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Mitt Romney won the JFK "Profile in Courage" award because of his colleagues' cowardice

Romney's vote to convict Trump shouldn't have required award-winning levels of courage.
Image: Close-up of Senator Mitt Romney will a red and blue color overlay.
Democrats love Mitt these days.Brendan Smialowski / AFP via Getty Images; MSNBC

Last Friday, the JFK Library Foundation announced on the "TODAY" show that it was presenting Sen. Willard Mitt Romney, R-Utah, with this year's John F. Kennedy Profile in Courage award. The former Massachusetts governor earned the award for his vote to convict President Donald Trump in his first impeachment trial. Romney was the only Republican to do so, becoming the first senator in history to vote to convict a president of his own party.

Pause for a second to take this in. The Kennedys are still considered political royalty in Massachusetts, even if former Rep. Joe Kennedy III, D-Mass., failed in his recent bid to win a Senate seat like his great-uncles John and Teddy did. And here the family is giving huge props to a person who challenged Ted Kennedy for his Senate seat and lost back in 1994.

Thinking through Romney's the political arc, has anyone gone through such a wildly positive transformation as he has in these last 10 years? Since 2012, Romney's reputation among Democrats has gone from the plutocratic embodiment of everything that's wrong with the GOP to the Republican Party's moral center, the one conservative willing to do what's right.

The evidence goes beyond the Kennedy award. In an Axios-Ipsos poll taken in the days after the Jan. 6 attack on the U.S. Capitol, Romney was viewed favorably by only about a third of Republicans nationwide. In contrast, 62 percent of Democrats surveyed approved of his recent behavior.

Again, this is someone who was viewed as the absolutely perfect target for the Obama re-election campaign in 2012, which hammered him as being out of touch and representing the business class over the working man. Romney lost so badly that in the years after, he was basically a non-entity. The 2014 documentary "Mitt" and his charity boxing match with former heavyweight champion Evander Holyfield were among the only reminders of his existence until he ran for the Senate.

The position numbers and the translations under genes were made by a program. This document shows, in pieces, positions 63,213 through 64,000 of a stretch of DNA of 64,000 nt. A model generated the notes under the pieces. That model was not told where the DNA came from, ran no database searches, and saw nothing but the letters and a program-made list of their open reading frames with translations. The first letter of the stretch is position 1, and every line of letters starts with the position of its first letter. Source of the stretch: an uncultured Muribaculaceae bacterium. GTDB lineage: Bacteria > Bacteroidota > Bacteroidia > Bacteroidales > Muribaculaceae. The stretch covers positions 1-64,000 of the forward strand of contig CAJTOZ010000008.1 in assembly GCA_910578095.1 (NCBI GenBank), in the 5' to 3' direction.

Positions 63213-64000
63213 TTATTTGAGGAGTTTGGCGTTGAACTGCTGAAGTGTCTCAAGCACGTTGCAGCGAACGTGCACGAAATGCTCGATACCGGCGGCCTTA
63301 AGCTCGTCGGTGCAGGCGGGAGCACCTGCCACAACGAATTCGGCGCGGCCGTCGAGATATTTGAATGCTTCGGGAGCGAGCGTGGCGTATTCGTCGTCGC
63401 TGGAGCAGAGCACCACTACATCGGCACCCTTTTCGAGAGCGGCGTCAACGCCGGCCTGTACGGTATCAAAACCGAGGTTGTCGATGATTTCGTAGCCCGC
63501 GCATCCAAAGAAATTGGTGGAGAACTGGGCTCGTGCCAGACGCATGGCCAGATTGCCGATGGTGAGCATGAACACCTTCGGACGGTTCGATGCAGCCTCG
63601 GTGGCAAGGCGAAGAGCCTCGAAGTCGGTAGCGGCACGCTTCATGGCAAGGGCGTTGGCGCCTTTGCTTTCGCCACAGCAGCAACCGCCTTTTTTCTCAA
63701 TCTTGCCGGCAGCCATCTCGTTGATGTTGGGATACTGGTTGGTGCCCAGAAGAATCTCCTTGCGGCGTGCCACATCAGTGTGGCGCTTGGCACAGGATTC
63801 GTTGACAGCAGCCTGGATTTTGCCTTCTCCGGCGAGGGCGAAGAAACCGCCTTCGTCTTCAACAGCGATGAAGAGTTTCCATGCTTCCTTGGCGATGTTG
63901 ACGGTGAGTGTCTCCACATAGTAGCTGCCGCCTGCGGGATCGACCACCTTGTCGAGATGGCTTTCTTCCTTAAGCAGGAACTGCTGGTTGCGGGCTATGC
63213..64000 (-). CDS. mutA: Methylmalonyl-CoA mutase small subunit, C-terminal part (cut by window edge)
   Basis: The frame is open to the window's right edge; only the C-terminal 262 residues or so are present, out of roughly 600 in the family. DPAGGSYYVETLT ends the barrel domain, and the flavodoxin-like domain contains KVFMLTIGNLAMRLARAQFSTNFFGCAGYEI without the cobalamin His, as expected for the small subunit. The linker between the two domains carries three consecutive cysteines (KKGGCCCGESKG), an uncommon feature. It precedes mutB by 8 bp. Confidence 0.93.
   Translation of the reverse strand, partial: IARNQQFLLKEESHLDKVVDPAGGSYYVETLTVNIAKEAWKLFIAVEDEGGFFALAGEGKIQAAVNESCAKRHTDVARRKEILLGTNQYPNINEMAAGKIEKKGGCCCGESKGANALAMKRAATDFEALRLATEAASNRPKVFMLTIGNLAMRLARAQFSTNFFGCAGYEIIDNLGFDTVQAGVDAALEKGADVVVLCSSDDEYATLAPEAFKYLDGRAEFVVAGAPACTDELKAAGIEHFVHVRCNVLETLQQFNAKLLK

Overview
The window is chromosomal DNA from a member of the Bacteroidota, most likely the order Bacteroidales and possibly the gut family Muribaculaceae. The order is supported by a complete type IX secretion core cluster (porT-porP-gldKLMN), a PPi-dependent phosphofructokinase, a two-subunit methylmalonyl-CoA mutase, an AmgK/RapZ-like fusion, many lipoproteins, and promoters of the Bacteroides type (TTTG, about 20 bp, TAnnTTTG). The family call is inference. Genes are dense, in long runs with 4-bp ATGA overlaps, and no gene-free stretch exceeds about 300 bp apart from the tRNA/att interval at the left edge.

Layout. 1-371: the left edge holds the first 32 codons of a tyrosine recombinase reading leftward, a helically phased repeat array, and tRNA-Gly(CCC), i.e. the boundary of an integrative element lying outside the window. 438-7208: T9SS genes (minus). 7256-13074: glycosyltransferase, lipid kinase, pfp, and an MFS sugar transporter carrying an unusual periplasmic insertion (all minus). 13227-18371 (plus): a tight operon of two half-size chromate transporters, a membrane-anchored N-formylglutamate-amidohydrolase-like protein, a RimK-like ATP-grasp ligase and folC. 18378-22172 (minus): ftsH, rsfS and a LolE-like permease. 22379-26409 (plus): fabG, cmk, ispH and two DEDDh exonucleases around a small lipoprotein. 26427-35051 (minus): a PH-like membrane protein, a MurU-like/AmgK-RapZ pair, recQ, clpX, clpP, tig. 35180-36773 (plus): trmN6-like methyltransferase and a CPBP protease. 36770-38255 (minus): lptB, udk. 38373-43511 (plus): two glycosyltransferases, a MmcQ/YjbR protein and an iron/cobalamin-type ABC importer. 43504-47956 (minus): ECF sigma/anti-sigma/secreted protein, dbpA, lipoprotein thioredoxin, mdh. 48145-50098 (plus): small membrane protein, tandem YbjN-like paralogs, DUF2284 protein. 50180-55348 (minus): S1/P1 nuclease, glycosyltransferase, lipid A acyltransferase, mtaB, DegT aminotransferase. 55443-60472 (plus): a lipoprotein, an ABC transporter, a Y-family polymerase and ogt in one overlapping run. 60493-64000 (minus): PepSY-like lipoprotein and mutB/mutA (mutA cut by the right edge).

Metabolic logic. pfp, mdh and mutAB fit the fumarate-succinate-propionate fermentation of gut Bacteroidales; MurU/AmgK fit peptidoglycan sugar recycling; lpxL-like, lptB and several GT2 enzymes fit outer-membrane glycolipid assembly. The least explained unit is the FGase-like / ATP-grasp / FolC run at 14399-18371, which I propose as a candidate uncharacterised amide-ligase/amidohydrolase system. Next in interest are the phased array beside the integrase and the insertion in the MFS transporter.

So how to account for this sea change for the unconventional Utahan? I honestly think that it comes down to the country's — and his party's — shifting, not Romney. The GOP writ large has become less interested in governing than it has in owning the libs. Meanwhile, he's still the same person who as governor passed "Romneycare," which went on to become a template for the Affordable Care Act — with a beaming Ted Kennedy at his side as he signed it into state law. He's also the same person who remains mostly uninterested in the culture wars that the rest of his party thrives on. (I, for one, have never heard Romney issue the words "cancel culture" and would like it to stay that way.)

I'm glad that Romney is working the juice he has now to push for bipartisan deals that help Americans, unlike some of his colleagues, who clutter my inbox with piecemeal bits of proposed legislation that are more about posturing than anything else. Romney's proposal to provide families with monthly cash benefits of $250 to $350 per child is worth consideration, for example. And he's one of the few moderates in his party willing to at least give working with the Democratic majority a try.

But it feels at the same time as if the bar has been lowered substantially in the process. I long for a world where the Romneys of the Republican Party feel average, not like aberrations. His vote to convict Trump last year, which earned him the Profile in Courage award, was common sense given both the evidence at the time and the chaos that followed his party's decision to leave Trump in office.

When asked whether he stands by that vote, Romney said: "Absolutely. I mean, I sleep well, because I know that I did what my conscience told me was the right thing to do." If only more members of his party could do the same.